Safety guide for journalists: a handbook for reporters in high-risk environments

Reporters Without Borders together with UNESCO have published a survival kit for journalists working in high-risk situations.

The handbook is also available in Arabic, Burmese French, Khmer, Spanish, and Ukrainian.

Essential Steps for Journalists in Emergency Situations (GIJN)

Journalists receiving threats may have to flee their homes in a matter of a few hours. Conflicts, though, are often foreseeable and that’s why those in fragile regions should have an exit plan in place and crucial documents ready to go. These documents will not just help reporters with travel, when needed, but may also help them to move to a safer region or country. The Global Investigative Journalism Network has listed what documents to gather as well as which organizations support journalists with relocation.

Investigating War Crimes: Physical and Digital Security

GIJN’s comprehensive Reporter’s Guide to Investigating War Crimes includes expert advice from more than two dozen specialists and journalists, covering everything from the legal aspects of war to physical and digital security best practices.


IREX’s flagship program Securing Access to Free Expression (SAFE) enables media practitioners and social communicators to work as safely as possible in closed and closing spaces.

SAFE equips individuals with the means to resiliently continue their important work, and manage—as well as mitigate—the risks and threats they face in their day-to-day work. SAFE addresses safety through the unique lens of digital identity, physical awareness, and psychosocial care by delivering trainings in five regions spanning the globe.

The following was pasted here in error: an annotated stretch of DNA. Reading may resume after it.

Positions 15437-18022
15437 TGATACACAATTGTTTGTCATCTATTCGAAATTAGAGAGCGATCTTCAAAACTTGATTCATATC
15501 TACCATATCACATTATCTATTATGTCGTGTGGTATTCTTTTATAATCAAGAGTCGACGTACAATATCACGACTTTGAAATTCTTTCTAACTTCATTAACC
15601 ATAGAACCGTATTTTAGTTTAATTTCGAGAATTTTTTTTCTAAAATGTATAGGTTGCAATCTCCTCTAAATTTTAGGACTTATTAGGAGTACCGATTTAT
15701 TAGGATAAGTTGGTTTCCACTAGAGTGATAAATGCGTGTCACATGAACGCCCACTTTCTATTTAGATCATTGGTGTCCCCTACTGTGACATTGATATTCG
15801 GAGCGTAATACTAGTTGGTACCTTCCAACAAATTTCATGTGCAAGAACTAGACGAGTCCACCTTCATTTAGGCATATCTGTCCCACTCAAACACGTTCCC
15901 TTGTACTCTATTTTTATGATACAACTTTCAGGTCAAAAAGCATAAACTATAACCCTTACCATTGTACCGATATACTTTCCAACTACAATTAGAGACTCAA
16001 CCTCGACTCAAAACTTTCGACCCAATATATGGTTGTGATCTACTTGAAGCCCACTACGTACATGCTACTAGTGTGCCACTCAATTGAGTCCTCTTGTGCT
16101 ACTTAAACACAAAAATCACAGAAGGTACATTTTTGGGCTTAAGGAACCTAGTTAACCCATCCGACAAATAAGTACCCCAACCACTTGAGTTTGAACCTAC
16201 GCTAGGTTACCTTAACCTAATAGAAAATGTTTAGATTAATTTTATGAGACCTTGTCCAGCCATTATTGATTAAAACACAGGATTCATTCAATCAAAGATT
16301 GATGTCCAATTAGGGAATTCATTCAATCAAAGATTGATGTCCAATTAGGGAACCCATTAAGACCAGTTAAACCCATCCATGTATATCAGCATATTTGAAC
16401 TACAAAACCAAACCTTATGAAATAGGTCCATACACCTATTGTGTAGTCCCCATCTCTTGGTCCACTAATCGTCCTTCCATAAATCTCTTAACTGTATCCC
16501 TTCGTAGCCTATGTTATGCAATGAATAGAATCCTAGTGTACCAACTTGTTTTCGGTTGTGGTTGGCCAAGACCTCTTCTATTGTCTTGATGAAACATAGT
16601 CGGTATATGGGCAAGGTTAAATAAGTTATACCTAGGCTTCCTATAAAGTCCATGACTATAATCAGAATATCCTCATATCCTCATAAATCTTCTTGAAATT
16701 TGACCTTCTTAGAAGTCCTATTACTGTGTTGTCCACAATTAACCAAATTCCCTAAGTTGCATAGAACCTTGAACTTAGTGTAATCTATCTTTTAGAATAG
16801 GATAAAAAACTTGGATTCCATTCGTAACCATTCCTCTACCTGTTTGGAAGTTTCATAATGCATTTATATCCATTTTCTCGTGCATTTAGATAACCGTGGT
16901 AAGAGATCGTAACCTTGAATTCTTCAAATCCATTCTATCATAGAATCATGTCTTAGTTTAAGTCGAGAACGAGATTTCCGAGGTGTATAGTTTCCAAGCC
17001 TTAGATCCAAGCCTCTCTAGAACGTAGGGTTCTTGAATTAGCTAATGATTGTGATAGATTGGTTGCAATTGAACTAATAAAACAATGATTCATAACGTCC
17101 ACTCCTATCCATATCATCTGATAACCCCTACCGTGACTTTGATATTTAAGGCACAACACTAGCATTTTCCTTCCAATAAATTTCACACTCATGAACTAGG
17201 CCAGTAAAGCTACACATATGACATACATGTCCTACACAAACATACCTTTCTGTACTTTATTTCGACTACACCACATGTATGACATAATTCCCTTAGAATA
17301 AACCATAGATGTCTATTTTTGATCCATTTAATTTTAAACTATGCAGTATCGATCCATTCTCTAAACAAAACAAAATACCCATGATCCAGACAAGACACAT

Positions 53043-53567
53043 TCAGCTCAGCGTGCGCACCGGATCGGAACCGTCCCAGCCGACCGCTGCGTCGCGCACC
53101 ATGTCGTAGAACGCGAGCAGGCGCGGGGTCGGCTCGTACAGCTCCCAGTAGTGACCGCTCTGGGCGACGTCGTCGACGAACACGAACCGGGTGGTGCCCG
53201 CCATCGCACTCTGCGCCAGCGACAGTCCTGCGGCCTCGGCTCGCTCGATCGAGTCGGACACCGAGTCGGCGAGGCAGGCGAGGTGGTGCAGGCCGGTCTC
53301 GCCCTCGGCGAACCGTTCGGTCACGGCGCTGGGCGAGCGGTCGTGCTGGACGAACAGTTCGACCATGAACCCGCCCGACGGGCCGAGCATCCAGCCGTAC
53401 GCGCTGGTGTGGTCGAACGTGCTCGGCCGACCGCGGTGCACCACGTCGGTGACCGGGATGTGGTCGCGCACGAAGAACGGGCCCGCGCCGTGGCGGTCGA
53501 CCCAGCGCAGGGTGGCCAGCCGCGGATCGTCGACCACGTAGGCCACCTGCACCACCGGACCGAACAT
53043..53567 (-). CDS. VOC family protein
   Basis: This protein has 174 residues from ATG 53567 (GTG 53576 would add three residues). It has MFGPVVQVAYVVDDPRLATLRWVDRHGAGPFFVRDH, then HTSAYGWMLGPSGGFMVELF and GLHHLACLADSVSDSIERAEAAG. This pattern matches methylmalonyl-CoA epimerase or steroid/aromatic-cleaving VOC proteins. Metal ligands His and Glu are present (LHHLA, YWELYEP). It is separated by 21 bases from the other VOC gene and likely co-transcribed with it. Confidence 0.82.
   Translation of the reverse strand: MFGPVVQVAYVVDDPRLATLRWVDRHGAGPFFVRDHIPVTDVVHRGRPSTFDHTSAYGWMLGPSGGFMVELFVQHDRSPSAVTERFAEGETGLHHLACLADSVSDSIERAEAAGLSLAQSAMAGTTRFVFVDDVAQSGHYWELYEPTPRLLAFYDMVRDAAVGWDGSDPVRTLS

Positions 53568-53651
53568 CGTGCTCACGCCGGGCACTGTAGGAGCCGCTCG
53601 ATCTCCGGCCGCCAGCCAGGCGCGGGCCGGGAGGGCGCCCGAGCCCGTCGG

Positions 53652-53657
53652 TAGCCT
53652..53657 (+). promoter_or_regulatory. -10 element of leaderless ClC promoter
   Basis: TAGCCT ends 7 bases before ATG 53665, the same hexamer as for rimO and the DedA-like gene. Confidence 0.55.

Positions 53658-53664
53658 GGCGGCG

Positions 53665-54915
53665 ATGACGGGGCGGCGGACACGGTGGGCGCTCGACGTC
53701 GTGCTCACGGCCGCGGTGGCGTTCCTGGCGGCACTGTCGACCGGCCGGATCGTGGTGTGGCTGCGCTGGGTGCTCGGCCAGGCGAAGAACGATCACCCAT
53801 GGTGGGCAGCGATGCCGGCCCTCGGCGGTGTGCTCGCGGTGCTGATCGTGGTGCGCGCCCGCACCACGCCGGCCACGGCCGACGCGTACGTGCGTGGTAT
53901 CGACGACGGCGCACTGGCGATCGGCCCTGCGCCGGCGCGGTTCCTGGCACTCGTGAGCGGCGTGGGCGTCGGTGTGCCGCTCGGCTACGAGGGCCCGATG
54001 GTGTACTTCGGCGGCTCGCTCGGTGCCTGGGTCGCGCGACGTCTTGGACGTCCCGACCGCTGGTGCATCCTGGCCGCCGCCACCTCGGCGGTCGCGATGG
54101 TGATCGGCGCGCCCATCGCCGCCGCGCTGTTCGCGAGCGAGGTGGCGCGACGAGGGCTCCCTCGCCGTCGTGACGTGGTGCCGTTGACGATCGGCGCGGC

Physical Safety: War Reporting

Committee to Protect Journalists (CPJ) has compiled recommendations to mitigate risks when reporting from the front lines of a conflict. "All war correspondents should have hostile environment training, up-to-date medical training, and the correct safety equipment before going on assignment in a conflict zone."

Arrest and Detention

"Covering certain stories–such as human rights abuses, corruption, or civil unrest–can place you at a higher risk of arrest and detention, particularly in countries with authoritarian regimes or with a heavy militarized and police presence."

Read more about CPJ's safety advice in case of arrest or detention.

Telegram course: Reacting to a chemical attack

Thomson Foundation has created a unique easy to access course for local journalists available via the encrypted messaging service Telegram with the help of chemical and biological weapons expert Hamish de Bretton-Gordon.

‘Reacting to a chemical attack’ is designed to take just 15 minutes or less on a smartphone. The course will guide users on the types of chemical and biological weapons that have been used in recent years and how to recognise them. Typical symptoms are listed alongside what to do in the event of a chemical attack.

The course is designed for local journalists in particular as they may not have access to the safety experts and kit (such as gas masks) that are available to staff working for large international news organisations.

The course is available only on smartphones via Telegram. It is available in both Ukrainian and English.

Ukrainian version:

In the Telegram app, search: TFT01uk_bot

Or phone click: (Telegram account required)

English version:

In the Telegram app, search: TFT01en_bot

Or phone click: (Telegram account required)

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